Frequently Asked Questions
When and why should I consider weight loss surgery?
- Surgery is the best long-term treatment for obesity. Its recommended for patients with BMI of more than 40 or more than 35 with comorbidities such as diabetes, high cholesterol and sleep apnoea. It can be also considered for lower BMI with severe diabetes. Patients can expect long term excess weight loss of between 50 to 90% based on type of surgery and compliance.
- Obesity is a disease and large population based studies have shown that it leads to a myriad of problems like diabetes, increased cancer risk, heart disease, sleep apnoea, arthritis and many others. The chances of losing and maintaining a health weight by diet and exercise is 1 in 1,290 for men and 1 in 677 for women with severe obesity.
Which is the best surgery?
- There is no one best surgery. The best operation is determined based on multiple factors and is individualized. After the initial consult and assessing your health and risk factors an appropriate surgery will be determined.
Is the surgery painful?
- Surgery is done with laparoscopic or key hole technique. The largest cut is usually only 15mm in size. Most patients have very tolerable pain that is well managed with analgesics.
What about pregnancy and weight loss surgery?
- Fertility increases after surgery. Birth control pills are not very reliable during the time your weight is changing. For this reason, having an IUD or using condoms and spermicide with ALL intercourse is recommended.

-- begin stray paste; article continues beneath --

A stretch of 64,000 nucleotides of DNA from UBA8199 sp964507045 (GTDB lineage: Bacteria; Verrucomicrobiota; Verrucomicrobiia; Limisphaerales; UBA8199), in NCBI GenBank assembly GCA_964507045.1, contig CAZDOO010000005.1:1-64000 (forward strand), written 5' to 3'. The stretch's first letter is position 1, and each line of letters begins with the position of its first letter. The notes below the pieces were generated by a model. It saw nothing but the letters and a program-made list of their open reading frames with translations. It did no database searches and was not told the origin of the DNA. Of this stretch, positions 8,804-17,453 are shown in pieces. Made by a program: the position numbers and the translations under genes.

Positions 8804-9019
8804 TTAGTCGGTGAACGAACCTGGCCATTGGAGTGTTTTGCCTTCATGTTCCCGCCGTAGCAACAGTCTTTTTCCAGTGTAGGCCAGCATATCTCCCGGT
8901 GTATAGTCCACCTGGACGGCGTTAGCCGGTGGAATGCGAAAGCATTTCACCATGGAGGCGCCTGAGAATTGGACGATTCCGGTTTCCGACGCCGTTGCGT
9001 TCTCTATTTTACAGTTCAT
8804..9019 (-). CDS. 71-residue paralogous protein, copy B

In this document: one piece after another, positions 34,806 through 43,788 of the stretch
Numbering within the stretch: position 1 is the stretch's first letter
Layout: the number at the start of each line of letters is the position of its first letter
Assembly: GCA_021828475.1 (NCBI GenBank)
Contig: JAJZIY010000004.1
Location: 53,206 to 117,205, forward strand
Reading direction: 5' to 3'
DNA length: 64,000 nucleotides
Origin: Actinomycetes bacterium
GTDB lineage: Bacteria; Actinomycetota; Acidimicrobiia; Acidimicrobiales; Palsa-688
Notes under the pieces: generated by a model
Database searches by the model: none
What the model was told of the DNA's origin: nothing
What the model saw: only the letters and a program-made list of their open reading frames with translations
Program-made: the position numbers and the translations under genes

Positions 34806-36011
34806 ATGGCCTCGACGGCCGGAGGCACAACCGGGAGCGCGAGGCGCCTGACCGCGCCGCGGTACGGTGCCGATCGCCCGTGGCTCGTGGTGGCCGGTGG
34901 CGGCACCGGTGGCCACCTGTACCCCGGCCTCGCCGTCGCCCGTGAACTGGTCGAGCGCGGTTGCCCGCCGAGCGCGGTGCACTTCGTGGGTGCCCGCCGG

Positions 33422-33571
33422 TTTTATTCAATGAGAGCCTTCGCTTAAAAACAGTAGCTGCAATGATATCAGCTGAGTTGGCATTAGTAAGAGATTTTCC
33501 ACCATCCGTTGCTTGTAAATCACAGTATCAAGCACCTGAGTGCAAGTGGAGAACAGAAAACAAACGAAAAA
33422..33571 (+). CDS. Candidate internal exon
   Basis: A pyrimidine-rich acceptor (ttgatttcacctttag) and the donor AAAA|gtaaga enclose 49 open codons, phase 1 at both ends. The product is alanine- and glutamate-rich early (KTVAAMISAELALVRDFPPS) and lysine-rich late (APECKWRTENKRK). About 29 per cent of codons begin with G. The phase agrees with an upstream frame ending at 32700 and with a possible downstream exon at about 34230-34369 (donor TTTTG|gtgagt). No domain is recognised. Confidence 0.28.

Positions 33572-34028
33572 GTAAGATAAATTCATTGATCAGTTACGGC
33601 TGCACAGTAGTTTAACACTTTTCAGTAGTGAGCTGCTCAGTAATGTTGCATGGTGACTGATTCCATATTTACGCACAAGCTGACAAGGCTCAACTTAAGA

- Most groups recommend waiting 12-18 months after surgery before getting pregnant.
- Babies born to mothers who have had weight loss surgery have been shown to be slightly smaller in size for gestational age.The good news is that, after surgery, there is much less risk of experiencing problems during pregnancy (gestational diabetes, eclampsia, macrosomia) and during childbirth. There are also fewer miscarriages and stillbirths than in heavy women who have not had surgery and weight loss.
- Kids born after mom’s surgery are LESS at risk of being affected by obesity later, due to activation of certain genes during fetal growth There is also less risk of needing a C section.
How long will I be off work?
- If all goes well most people will return to work in 10 to 14 days. You should be able to drive after 5 days.
What and how much can I eat after surgery?
- Depending on the type of surgery the quality of eating varies. With the gastric band there is much more restriction on type of food. With the sleeve gastrectomy and gastric bypass you will be able to eat most types of food albeit in smaller quantity.
- As you will only be able to eat small quantity of food. Usually an entre size meal will be your main. It is advised that you concentrate mainly on protein intake and daily vitamin supplements.
What are the risks of weight loss surgery?
- All major surgery comes with risks, and the risks are different for each patient. During your first appointment, your surgeon will explain your individual risk level.
- Overall the major morbidity risks are under 5%
- Mortality is under 0.5%
Should I exercise after weight loss surgery?
- Regular exercise is extremely important for improving long-term outcomes and maintaining your weight loss. Your bariatric surgery team will help you with the types of exercise you should be doing, and how soon after surgery you should start doing them.
Do I need private health insurance?
- For private bariatric surgery it is important to have private health insurance that covers obesity surgery.
- There will be out of pocket costs or gap charges depending on health fund and type of surgery.
Does the superannuation cover surgery?
- You can apply to your super fund with support from your GP and us to cover the out of pocket fees. Weight loss surgery is usually considered and approved by the super fund as it is an important treatment for obesity.